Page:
They would tie guys in trees and they would have a SK.
And they would look for who? Officers, staff NCOs, radio operators…
Radio operators, first, I think.
Then officers, cuz if you knock out the communications, then, you know…
They had a heavy machine gun that was very effective.
The Dushka, the 51 caliber? Yeah, yeah.
– [Greg] They had some anti-aircraft ones.
I never saw how effective they were against aircraft, but they would use them on a ground roll.
Against American troops? Yeah, try to.
I imagine they used anything they could get their hands on.
If there were troops involved.
What about light machine guns, such as RPKs, RPDs? I know the North Vietnamese used BARs and 1919s that were captured from.
Well BAR was a great weapon.
– [Greg] Their problem would’ve been getting ammunition.
The logistics of it.
What was the average engagement range with a small arms on small arms threat? Would it depend on terrain? What were– Terrain more than.
In heavy brush, you’re talking about 20 yards, 25 yards.
You just don’t get that.
Down in the delta area, where it was so open, you could shoot at guys 100, 200 yards away.
It might not hit ’em.
They had machine guns, but they didn’t have that many.
If you get an attack by 50 guys, and 49 of em have AK-S, you’re not so much worried about that one machine gun.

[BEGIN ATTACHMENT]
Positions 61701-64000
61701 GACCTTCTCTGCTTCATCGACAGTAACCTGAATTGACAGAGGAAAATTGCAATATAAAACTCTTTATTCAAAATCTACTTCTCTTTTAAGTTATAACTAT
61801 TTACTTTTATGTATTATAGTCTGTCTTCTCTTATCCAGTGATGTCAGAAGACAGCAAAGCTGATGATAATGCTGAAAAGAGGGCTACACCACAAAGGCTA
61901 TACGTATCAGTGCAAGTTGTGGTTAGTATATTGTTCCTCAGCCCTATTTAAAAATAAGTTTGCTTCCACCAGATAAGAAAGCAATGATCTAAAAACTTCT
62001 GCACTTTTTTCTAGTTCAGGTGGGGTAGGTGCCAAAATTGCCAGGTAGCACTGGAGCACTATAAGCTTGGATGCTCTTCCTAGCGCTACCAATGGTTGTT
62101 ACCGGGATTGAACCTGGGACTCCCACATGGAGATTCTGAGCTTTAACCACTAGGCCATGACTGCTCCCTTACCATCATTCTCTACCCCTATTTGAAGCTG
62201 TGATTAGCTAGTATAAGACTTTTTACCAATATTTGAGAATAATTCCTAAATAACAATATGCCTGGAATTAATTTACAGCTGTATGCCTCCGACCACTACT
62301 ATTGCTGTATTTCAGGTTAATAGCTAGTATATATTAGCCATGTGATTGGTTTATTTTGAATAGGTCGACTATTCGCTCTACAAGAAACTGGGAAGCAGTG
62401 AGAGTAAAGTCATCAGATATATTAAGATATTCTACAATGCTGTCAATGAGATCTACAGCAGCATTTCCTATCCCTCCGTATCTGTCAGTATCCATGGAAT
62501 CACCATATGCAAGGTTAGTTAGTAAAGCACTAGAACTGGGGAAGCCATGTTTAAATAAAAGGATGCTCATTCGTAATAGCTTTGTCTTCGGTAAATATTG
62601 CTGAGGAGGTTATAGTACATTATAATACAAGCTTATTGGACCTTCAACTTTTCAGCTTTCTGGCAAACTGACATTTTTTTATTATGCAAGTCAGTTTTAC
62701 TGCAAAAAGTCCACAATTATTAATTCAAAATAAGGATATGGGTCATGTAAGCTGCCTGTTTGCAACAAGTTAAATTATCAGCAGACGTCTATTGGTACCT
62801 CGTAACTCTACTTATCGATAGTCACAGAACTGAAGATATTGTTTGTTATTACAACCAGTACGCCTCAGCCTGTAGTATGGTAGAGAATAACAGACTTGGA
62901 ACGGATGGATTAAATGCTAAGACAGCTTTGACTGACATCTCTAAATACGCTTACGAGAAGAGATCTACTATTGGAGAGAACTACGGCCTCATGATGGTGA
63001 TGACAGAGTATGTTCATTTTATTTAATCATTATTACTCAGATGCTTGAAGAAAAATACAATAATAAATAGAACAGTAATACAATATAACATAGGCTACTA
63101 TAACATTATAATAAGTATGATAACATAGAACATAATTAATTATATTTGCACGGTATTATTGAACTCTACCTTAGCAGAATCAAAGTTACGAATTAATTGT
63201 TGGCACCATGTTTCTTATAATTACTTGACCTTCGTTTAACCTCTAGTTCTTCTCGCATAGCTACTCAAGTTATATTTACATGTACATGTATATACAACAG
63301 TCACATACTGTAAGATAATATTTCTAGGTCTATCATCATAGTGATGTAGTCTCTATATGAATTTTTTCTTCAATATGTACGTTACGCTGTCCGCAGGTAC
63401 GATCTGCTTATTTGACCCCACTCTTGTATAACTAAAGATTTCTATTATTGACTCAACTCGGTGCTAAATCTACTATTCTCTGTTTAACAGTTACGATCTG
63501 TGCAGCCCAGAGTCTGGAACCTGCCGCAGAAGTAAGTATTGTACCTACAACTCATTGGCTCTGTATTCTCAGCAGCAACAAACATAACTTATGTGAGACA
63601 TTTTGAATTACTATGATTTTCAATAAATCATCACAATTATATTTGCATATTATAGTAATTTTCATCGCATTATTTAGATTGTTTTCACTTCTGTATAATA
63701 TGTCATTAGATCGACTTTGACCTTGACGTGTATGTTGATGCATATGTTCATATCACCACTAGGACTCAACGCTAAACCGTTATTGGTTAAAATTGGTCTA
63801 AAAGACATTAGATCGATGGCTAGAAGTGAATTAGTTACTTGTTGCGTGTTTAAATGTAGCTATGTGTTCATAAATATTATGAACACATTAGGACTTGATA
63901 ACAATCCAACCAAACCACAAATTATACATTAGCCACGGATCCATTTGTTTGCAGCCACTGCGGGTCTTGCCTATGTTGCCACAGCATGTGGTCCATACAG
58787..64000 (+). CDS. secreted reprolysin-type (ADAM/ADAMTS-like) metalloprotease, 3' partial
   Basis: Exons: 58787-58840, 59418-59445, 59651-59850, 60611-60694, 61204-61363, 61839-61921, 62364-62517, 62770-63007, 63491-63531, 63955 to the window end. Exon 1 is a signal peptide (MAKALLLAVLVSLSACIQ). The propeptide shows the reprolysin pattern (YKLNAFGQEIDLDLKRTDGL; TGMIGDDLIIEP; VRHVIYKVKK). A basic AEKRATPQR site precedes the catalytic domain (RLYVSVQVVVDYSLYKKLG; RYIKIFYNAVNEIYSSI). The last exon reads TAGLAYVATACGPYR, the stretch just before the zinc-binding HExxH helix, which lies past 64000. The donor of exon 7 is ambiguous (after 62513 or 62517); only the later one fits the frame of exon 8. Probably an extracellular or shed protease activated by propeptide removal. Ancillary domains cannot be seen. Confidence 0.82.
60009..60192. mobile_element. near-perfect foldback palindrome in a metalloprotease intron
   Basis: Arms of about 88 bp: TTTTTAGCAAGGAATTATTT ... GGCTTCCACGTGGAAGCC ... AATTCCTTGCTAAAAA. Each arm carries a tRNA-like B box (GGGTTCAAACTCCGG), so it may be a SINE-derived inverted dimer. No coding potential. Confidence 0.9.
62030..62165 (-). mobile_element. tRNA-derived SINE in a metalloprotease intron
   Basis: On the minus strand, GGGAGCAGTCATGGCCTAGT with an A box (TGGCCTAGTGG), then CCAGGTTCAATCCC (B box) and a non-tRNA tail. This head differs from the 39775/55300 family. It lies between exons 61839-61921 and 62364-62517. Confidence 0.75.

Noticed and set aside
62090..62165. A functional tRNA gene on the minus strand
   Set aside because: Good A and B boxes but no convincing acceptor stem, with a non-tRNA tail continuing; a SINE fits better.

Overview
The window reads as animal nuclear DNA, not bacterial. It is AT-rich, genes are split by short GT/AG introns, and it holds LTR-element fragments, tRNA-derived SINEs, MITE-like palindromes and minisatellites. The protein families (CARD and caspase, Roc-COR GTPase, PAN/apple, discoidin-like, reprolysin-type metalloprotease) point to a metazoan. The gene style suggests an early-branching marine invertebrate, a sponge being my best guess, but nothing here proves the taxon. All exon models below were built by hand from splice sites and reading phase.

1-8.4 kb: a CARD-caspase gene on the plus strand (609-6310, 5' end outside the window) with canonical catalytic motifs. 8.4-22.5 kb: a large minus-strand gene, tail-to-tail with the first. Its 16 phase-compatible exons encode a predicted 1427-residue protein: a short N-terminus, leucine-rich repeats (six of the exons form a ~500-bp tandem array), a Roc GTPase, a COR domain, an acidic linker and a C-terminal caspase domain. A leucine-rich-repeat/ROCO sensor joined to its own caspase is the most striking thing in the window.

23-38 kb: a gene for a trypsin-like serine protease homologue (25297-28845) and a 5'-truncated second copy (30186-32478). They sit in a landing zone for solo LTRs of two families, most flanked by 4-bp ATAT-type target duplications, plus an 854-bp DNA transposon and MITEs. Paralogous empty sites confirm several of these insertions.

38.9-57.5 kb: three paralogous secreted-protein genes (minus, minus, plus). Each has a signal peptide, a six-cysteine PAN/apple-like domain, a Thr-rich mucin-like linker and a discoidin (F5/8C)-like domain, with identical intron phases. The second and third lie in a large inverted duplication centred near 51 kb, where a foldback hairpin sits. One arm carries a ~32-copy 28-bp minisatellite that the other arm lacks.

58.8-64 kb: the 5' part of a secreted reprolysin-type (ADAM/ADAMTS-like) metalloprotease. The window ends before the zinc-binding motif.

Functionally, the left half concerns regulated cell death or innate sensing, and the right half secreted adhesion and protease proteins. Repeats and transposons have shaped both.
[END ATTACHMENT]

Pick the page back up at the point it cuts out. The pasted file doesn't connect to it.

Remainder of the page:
They didn’t have artillery.
They had RPGs and they would use them, sometimes, like artillery.
They were firing those in the middle of the LZ.
A lot of people said, “Oh, they’ve got mortars.” I don’t think they had the mortars.
I think they were firing RPGs.
Arching them as well.
Yeah, just arching them up and lettin’ them fall…
We didn’t have to face the Ms, M2…
They dug holes through the mountains, and brought in the big heavy artillery, and they just pounded the poor French to death.
Yeah, yeah, okay.
Yeah, we didn’t have to worry about that.
We had a distinct advantage in firepower and logistics.
But I really don’t think our soldiers were much better than the front line MVA, as individual.
These guys would charge across fields that were being hit with cofram.
You know what cofram is? No. Artillery round goes off and fires pellets all over the place.
You look out there and allst you’d see was just coming down, and these guys would still come.
Just comin’ on. Yeah. Really.
– [Greg] They had a lotta guts.
Well, sir, I think– (Miles claps) Alright, wanna wind it up? Yeah, yeah.
Well, thank you for coming by.
Thank you so much for conducting this with us.
We really appreciate it.
(battle march music)